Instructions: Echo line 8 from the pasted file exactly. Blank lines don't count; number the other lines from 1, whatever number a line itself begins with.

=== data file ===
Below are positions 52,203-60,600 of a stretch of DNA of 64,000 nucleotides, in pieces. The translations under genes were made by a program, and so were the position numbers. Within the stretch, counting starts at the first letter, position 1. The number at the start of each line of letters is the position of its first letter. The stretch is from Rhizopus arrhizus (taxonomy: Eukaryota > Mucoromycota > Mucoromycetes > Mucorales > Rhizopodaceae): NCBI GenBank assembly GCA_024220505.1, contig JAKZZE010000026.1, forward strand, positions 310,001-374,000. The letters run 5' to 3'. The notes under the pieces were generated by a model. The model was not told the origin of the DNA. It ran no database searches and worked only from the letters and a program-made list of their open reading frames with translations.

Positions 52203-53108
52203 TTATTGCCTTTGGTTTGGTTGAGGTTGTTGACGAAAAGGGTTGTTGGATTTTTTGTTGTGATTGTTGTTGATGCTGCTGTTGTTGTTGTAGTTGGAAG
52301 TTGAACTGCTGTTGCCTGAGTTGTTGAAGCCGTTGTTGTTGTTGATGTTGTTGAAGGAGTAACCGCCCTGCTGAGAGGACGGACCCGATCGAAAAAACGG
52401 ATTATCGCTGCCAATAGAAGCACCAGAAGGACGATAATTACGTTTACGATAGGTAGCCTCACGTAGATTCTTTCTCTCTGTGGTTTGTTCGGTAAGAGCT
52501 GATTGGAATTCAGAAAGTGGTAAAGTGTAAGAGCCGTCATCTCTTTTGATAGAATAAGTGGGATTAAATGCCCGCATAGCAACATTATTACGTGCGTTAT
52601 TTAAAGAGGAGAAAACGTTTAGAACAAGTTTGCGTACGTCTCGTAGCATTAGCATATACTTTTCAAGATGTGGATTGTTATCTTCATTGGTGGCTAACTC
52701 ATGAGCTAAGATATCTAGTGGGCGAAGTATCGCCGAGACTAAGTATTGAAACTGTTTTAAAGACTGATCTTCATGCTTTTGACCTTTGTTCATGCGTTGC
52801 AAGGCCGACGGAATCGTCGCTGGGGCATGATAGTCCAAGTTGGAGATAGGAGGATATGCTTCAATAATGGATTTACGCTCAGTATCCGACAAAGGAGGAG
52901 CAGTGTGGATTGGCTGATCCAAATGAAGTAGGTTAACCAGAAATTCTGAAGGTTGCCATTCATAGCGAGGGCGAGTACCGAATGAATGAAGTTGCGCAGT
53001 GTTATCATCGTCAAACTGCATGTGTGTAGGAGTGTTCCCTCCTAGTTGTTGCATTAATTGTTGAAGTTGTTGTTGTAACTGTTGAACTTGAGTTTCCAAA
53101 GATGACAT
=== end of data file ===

52701 ATGAGCTAAGATATCTAGTGGGCGAAGTATCGCCGAGACTAAGTATTGAAACTGTTTTAAAGACTGATCTTCATGCTTTTGACCTTTGTTCATGCGTTGC